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Perspective

Determining liability for the aggravation of a pre-existing injury or degenerative condition

For an injury to be compensable under workers compensation, it must arise out of, or in the course of employment. This is the same test in the Commonwealth and across the various State workers compensation Acts. Whilst the wording of the different Acts varies, for an aggravation of a pre-existing injury or ailment to be compensable, the employment must have contributed to the aggravation or ailment to a significant degree. A significant degree means a degree that is substantially more than material.

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When determining WorkCover liability for the aggravation of a pre-existing injury or degenerative condition, the question is whether the injury or condition was significantly contributed to by the employee’s employment, considering the following:

  1. The duration of the employment.
  2. The nature of, and particular tasks involved in, the employment.
  3. Any predisposition of the employee to the ailment or aggravation.
  4. Any activities of the employee not related to the employment.
  5. Any other matters affecting the employee’s health.

In Ross and Comcare (Compensation) [2020] AATA 4350, the employee’s claim was denied on the basis her employment did not contribute to her condition to a significant degree and she would have developed the same condition in any event.

The employee was deployed to a maritime vessel as part of her employment. Within days she noticed soreness in her hip after repeatedly climbing stairs. She had a sudden onset of pain when she stepped awkwardly down the steps and noticed a marked decrease in mobility in her hip. She was diagnosed with a stress fracture, requiring a hip replacement.

Comcare’s independent medical evidence established she had a pre-existing condition, and whilst climbing the stairs could have caused the acute exacerbation earlier than normally expected, it would have occurred regardless in the normal course of events.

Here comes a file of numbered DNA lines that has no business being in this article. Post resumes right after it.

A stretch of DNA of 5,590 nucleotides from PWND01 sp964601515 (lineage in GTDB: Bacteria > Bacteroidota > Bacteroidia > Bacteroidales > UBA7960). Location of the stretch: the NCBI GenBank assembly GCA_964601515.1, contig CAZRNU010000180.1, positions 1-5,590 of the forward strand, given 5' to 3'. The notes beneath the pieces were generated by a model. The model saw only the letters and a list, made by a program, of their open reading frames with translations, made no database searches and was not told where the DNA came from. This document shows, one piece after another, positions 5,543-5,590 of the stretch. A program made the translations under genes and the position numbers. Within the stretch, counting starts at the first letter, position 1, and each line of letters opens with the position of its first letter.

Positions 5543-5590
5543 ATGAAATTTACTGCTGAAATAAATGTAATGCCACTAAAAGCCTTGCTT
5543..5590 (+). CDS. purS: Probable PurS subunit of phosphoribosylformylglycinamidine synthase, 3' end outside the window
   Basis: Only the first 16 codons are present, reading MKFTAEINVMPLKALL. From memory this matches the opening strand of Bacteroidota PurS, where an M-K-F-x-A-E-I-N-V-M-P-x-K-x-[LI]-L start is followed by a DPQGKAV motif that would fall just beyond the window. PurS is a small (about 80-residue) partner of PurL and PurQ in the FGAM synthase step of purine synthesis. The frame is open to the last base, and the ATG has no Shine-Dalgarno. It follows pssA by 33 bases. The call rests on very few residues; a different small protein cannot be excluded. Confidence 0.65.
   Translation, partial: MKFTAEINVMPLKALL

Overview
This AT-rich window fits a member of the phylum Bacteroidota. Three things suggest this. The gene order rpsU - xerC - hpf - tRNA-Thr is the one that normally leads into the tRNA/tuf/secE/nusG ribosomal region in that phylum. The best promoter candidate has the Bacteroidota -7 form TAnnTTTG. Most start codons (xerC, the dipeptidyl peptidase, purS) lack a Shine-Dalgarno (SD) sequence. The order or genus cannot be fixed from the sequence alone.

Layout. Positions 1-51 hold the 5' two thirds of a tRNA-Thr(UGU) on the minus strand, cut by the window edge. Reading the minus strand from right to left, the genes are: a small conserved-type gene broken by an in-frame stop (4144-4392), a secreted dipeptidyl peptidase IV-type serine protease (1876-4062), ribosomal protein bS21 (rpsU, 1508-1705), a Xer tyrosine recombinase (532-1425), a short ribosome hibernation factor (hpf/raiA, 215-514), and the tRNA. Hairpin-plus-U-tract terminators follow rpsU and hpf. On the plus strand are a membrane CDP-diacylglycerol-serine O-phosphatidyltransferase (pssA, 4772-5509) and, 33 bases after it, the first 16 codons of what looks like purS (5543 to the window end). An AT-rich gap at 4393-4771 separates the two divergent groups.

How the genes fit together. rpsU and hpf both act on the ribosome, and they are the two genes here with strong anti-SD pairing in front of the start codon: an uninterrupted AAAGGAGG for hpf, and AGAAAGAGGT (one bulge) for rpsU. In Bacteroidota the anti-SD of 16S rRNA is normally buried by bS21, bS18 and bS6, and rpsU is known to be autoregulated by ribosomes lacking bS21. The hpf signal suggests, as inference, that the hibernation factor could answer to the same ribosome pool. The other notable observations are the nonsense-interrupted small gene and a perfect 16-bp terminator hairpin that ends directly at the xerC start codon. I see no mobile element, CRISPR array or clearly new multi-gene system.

The employee claimed she had no problems with her hip at the time of commencing the deployment, but the medical evidence showed otherwise.

The AATA confirmed Comcare was not liable for the aggravation of a worker’s degenerative osteoarthrosis condition and accepted their medical evidence that “she would have developed the current condition as a natural progression of the pre-existing condition irrespective of employment”.

Written by Nes Demir

Lessons for employers

  1. When considering liability for the aggravation of a pre-existing or degenerative condition, it is important to consider (and seek medical evidence to support) whether:
    • The employment significantly contributed to the condition (i.e. made it worse); OR
    • The condition became worse whilst the employee was at work.
  2. To be compensable, an injury must arise out of, or in the course of employment.
  3. If the injury is in the form of an aggravation of a pre-existing condition, this will only be compensable if:
    • The employment was a significant contributing factor to the aggravation; or
    • The employment contributed to the condition to a significant degree.

Have a question or need advice?

Our team are here to provide the right advice for your business and workforce. If you have a question or require assistance, please contact Kim McLagan.

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